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H2O, Hostage Calm @ Stevens Institute of Technology 2.25.12 (review, video)

Hostage Calm

This past Saturday night, hundreds of kids packed the Bissinger Room at Stevens Institute of Technology to rock out to some live music and support a good cause. Hailing from Purchase, NY, Lvl Up took the stage first and wowed the crowd with their 90s emo-influenced indie rock. The band's set had a few flaws in it, but those imperfections made their set real. The group will release their album Space Brothers on vinyl this week.

Ensign took the stage next and the crowd went off for the Jersey boys. Vocalist Tim Shaw urged people to mosh their Chris Christie hate away during their set which included a cover of Cro-Mags' "Show You No Mercy". The band is working on new material and will hit the road in the near future.

Hostage Calm's belief in marriage equality is something to be admired. While some bands say that they stand for something, the guys from Connecticut dedicate their time and lives fighting to make a change. One could only hope that young bands can learn from their dedication. The punk outfit opened their set with "Jerry Rumspringer" with kids singing along to every word. While the band have been playing mostly material from their self-titled album lately, that didn't stop them from dishing out "Weighed Down" from their 2007 4-track demo. Vocalist Chris Martin stated that this is the first of many rallies in New Jersey leading up to the fall referendum.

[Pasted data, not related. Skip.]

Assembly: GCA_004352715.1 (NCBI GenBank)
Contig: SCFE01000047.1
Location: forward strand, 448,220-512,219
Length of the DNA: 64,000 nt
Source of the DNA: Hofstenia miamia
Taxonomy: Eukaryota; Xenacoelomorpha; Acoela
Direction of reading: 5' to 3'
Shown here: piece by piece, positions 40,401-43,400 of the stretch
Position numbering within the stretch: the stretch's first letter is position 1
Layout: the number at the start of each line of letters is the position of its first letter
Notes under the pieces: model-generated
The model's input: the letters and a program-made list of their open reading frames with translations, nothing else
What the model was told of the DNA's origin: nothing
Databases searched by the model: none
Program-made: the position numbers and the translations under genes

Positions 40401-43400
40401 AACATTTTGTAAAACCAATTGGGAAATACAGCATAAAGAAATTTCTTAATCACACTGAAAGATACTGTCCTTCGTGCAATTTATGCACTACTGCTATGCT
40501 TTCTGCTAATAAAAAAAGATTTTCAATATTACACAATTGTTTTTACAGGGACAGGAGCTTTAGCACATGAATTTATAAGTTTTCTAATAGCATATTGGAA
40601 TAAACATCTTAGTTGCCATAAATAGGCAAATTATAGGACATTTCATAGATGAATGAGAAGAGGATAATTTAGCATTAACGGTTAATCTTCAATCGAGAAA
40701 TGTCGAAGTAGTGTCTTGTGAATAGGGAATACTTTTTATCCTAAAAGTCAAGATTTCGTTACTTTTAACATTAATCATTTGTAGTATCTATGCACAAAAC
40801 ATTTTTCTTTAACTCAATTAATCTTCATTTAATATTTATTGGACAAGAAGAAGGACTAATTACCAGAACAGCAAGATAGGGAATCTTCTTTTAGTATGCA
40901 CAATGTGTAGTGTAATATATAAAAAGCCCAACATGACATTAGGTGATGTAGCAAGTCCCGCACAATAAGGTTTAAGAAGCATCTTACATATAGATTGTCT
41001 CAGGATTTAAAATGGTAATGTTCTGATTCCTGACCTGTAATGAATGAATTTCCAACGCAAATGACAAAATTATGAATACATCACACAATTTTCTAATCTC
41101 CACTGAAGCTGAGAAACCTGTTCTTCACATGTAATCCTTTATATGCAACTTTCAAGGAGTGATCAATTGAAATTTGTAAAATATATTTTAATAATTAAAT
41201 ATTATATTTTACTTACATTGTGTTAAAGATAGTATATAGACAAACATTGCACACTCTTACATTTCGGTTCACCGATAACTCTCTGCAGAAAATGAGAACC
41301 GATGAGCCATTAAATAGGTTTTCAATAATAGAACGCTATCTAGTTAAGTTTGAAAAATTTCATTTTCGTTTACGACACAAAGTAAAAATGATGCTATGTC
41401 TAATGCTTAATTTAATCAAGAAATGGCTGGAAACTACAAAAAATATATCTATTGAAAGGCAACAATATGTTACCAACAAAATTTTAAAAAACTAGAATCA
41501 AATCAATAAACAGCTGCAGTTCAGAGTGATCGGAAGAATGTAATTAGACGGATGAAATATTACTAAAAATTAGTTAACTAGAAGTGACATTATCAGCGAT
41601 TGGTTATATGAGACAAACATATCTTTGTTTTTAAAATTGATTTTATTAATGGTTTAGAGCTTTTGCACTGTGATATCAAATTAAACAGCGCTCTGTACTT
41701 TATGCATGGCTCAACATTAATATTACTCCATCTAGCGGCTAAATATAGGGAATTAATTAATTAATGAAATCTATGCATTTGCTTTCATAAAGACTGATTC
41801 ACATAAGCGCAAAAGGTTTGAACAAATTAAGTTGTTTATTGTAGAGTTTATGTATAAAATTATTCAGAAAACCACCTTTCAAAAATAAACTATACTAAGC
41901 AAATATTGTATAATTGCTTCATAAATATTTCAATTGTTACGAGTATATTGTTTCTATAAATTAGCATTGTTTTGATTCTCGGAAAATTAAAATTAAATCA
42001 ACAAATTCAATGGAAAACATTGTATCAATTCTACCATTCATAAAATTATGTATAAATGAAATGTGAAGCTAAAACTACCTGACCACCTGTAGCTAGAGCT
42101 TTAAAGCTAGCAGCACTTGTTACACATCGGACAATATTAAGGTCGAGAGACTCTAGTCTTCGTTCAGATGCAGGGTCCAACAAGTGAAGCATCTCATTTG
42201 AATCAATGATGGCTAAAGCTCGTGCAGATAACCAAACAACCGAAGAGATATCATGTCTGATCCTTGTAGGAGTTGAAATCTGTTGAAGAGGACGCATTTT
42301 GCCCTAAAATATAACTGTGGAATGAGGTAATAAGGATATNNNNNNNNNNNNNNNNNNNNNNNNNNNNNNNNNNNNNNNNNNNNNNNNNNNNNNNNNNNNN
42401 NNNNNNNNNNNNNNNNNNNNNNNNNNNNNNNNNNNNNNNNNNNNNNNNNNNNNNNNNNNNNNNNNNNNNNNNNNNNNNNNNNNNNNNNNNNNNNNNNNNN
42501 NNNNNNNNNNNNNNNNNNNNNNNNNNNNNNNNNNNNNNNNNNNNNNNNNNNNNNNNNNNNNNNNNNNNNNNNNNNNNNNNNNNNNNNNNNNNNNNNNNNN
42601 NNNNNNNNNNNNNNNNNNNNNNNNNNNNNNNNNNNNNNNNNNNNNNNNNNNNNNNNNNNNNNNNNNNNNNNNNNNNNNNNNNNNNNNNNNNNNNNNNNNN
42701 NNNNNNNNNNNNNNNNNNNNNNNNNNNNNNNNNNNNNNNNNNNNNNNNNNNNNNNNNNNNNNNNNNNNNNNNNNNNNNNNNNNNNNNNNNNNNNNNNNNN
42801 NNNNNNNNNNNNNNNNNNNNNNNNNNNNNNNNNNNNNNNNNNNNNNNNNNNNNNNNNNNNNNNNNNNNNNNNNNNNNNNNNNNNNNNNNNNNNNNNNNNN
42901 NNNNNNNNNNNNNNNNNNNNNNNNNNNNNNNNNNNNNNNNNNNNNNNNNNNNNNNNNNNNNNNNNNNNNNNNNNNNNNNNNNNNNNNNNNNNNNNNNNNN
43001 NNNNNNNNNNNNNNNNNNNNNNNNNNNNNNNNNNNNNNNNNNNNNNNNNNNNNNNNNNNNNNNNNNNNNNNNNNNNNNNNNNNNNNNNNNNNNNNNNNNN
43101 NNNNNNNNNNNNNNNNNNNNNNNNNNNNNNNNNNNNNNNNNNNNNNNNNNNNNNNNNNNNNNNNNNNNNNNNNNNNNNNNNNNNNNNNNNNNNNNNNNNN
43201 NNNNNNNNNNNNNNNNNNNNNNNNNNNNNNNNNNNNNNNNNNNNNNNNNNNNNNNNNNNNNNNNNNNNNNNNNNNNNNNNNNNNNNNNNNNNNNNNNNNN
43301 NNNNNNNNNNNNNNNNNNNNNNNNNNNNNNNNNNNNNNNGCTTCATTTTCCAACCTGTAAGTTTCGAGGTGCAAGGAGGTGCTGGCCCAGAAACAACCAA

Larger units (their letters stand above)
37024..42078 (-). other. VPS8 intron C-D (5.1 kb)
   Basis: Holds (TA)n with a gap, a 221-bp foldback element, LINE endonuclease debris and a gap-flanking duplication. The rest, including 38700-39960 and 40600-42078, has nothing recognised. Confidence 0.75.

H2O got the crowd into a frenzy during their high energy set. Vocalist Toby Morse shared his frustration that New Jersey doesn't allow same-sex marriage like New York does. The band's set was chock full of fan favorites as well as Gorilla Biscuits & Warzone covers. My Turn To Win guitarist Jess Goldey even joined the band for "Guilty by Association" and "5 Year Plan".

Before H2O took the stage, the crowd was introduced to the Galluccio family. In 1997, Jon & Michael Galluccio filed a class action lawsuit against the state of New Jersey after the court didn't allow them to adopt their now son, Adam. They won the case and became the first gay couple to adopt a child in New Jersey, which gained them worldwide attention. They stood on the stage with their adopted son and daughter and spoke to the crowd about the hardships of being together for 30 years and not being able to get married in New Jersey. This night was another example of the hardcore community coming together to show support for something that matters to us all: human rights.